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About Stem Cell Research


Stem cells are undifferentiated cells that can develop into specialized tissue types. Researchers are investigating how to isolate and culture them, and control their differentiation, in the hope that they can be used to treat and understand a variety of diseases.

Stem cells can be derived from a number of cellular sources: adult, fetal, and placental tissues; umbilical cord blood; and embryos. Stem cells from these different sources have different properties.

Adult stem cells can be obtained from the bodies of adults and children, and until recently considered multipotent, which means that particular adult stem cells can develop into specific tissue types. Adult stem cells have been used in therapies such as bone marrow transplants for years.

Embryonic stem cells are found in early embryos. They are pluripotent, which means they can develop into all tissue types and be cultured as stem cell "lines." No therapies have been developed from human embryonic stem cells, which were first isolated in 1998.

In recent years, new methods of cellular reprogramming have enabled the derivation of so-called induced pluripitent stem (iPS) cells, which seem to have the full powers of embryonic stem cells but are from adult body cells.

Human embryonic stem cell research is controversial because it destroys embryos. Most investigations use embryos created but not used for in vitro fertilization (IVF) treatment. Some scientists have worked to derive human embryonic stem cells using a cloning technique called research cloning, which raises a separate set of troubling questions.



The Direct-to-Consumer Stem Cell Industry in the USby Pete ShanksJuly 15th, 2016There are more stem-cell clinics than anyone suspected, and it’s not clear that they are operating with proper supervision.
Resumed stem cell study by EditorialThe Korea TimesJuly 13th, 2016Stem cell research in Korea has been slow due to a data fabrication incident, but research has recently been approved.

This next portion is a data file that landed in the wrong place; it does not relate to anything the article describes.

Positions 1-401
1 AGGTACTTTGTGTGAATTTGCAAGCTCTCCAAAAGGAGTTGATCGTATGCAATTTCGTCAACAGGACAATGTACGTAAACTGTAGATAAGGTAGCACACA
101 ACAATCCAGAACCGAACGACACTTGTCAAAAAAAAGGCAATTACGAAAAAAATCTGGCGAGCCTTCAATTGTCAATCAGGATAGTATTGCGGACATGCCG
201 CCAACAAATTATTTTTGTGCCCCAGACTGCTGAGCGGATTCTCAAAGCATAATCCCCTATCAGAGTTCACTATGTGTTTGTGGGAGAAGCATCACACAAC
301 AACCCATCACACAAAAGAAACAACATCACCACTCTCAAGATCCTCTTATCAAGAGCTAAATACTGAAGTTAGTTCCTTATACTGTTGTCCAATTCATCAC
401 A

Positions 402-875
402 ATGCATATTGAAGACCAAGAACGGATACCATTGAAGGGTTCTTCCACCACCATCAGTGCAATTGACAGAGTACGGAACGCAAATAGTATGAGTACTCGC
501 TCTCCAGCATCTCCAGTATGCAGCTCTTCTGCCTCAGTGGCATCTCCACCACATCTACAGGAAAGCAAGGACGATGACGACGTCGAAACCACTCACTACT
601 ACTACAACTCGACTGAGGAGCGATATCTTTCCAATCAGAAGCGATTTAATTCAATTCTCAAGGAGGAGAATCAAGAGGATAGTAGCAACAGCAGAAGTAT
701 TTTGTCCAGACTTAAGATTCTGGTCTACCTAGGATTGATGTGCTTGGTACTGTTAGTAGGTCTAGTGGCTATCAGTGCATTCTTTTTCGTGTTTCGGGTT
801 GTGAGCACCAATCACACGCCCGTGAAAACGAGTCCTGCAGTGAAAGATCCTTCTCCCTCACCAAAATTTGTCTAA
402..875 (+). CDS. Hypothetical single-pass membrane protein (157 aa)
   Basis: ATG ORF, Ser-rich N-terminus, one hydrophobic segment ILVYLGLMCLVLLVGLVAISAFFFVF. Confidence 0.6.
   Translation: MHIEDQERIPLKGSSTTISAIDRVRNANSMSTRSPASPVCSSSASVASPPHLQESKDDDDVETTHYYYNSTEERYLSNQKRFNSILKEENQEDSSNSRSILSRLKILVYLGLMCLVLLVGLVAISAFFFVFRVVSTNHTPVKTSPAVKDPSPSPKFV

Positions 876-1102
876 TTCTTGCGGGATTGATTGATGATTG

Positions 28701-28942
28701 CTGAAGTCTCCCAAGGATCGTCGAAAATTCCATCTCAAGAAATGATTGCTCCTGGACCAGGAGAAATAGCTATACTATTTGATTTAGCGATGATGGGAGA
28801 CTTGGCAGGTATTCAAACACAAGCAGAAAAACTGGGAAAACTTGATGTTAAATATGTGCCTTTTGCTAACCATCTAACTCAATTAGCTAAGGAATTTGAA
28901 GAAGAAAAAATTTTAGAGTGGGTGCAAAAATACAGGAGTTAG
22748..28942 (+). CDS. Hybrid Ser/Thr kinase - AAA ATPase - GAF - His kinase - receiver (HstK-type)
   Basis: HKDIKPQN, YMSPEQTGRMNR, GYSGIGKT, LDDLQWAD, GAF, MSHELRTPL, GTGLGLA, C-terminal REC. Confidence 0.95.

Puffing Cryonics in New Scientist?by Pete ShanksJuly 13th, 2016New Scientist is a popular science magazine that sometimes prioritizes popularity over science.
Influential Scientific Journal Rips Effort to Loosen Stem Cell Research Rulesby David JensenCalifornia Stem Cell ReportJuly 5th, 2016Proposed treatments have not received FDA approval due to inefficacy and safety concerns.
FDA should stand firm on stem-cell treatmentsby Editorial BoardNatureJuly 5th, 2016Regulation around stem cell treatments is critical, given that many of the treatments don't even work.
It's been 20 years since Dolly. Where's my clone?by Sharon BegleySTATJuly 5th, 2016Cloning some animals is much harder than cloning others.
'False Hopes, Sizable Profits' -- The Nation's Largely Unregulated Stem Cell Clinicsby David JensenCalifornia Stem Cell ReportJuly 1st, 2016"The clinics use hope as a marketing tool. A weapon," writes Paul Knoepfler.
Unproven Stem Cell Clinics Proliferate in the U.S.by Dina Fine MaronScientific AmericanJune 30th, 2016570 websites advertise unproven therapies for sports injuries and conditions including autism, multiple sclerosis and Alzheimer’s disease.
Updates: The California Legislature and the Market in Human Eggsby Marcy Darnovsky Biopolitical TimesJune 30th, 2016The fertility industry-sponsored bill is opposed by a range of women’s health, reproductive justice, and public interest organizations.
On the 14-Day Rule and Other Limitsby Pete ShanksBiopolitical TimesJune 29th, 2016Speed limits are somewhat arbitrary but sensible; so is the 14-day rule for embryo research.
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